I’m working my way through “facilitating Reflective Learning in Higher Education”
and I’m still finding it hard to distinguish “reflective practice” from “think about what you are doing.”
Often in teaching mathematics I encounter students who are looking for a deeper understanding of some method which you have just run through with them. They have the sense that there is some great mystery of mysteries out there and when you say that that’s all there is to it, there is a palpable sense of let down and disappointment. For some there is a very real sense that they haven’t got it and this can be a barrier to their further progress.
I find I have this same uncomfortable feeling when it comes to reflective practice. I plan before I go into a class and work out what I’m going to do with a class that day. I do it and I will consider afterwards what worked out and what did not go over so well. This helps me decide what I’m going to do next time around.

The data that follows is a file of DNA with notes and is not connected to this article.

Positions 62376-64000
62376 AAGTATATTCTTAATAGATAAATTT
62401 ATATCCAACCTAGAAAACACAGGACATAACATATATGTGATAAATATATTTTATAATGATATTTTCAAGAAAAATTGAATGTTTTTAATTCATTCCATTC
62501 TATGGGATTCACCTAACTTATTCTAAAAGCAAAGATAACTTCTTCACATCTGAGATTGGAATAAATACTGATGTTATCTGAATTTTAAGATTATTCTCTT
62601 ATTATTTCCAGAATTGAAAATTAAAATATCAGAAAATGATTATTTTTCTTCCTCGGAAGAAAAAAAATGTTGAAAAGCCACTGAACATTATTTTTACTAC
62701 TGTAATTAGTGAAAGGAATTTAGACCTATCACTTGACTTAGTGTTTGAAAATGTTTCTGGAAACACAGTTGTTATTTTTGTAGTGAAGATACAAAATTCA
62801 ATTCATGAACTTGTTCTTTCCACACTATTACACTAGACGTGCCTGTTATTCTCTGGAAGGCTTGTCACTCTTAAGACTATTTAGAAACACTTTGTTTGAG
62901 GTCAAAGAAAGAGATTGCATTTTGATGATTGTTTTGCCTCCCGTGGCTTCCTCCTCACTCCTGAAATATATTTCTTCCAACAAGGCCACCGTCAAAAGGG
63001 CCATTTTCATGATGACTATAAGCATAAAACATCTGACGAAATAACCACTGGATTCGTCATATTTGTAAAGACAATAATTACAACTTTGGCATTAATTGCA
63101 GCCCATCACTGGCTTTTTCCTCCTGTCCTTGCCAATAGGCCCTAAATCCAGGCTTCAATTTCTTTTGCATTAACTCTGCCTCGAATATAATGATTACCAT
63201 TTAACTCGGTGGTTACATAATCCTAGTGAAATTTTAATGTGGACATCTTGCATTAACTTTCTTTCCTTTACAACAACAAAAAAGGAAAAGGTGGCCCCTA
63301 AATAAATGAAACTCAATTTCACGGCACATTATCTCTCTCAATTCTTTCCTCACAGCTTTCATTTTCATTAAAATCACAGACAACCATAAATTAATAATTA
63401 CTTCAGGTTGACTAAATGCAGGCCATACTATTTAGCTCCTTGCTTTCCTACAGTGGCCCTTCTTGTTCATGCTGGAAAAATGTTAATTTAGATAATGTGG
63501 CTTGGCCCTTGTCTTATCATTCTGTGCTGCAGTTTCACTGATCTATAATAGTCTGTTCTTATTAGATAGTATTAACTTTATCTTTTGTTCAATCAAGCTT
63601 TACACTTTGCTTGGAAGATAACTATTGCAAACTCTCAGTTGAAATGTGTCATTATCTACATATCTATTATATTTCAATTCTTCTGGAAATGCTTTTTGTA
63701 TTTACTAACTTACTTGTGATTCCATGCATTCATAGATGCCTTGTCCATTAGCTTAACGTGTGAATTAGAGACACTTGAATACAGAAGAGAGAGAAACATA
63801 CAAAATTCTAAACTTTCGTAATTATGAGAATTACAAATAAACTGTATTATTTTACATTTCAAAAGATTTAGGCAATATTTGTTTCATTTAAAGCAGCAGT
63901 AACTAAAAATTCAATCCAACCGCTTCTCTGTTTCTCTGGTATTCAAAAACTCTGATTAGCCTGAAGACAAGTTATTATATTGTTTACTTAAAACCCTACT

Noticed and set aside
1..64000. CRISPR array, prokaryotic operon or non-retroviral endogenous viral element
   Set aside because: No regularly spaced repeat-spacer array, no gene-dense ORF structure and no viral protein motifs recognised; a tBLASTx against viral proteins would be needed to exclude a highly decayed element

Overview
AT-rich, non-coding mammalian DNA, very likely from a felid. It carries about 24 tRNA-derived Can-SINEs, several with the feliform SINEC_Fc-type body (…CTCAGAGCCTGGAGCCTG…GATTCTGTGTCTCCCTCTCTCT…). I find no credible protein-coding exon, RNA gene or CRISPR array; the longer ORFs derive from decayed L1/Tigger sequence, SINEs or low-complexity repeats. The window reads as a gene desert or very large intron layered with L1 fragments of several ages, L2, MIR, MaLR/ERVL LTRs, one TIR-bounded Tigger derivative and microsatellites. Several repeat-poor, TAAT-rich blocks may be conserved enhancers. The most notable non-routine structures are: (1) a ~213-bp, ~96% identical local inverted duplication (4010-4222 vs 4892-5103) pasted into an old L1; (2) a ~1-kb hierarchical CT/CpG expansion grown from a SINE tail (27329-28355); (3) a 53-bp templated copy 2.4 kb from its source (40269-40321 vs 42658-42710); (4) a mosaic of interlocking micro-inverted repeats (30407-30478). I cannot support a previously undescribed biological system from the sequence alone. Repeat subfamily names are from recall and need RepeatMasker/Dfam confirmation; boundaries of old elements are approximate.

Is this reflective practice? Is this going to have a transformative effect on my teaching and education? When I’m considering what my students might be thinking about, and then thinking further about what my students might be thinking that I’m thinking about them, and considering how their modeling of my modeling of their thinking about my actions in trying to modify their thinking about the subject about which I’ trying to convey my thoughts to them.... I think this is definitely reflective practice but I’m not convinced that the time I spend on this couldn’t be better spent doing corrections.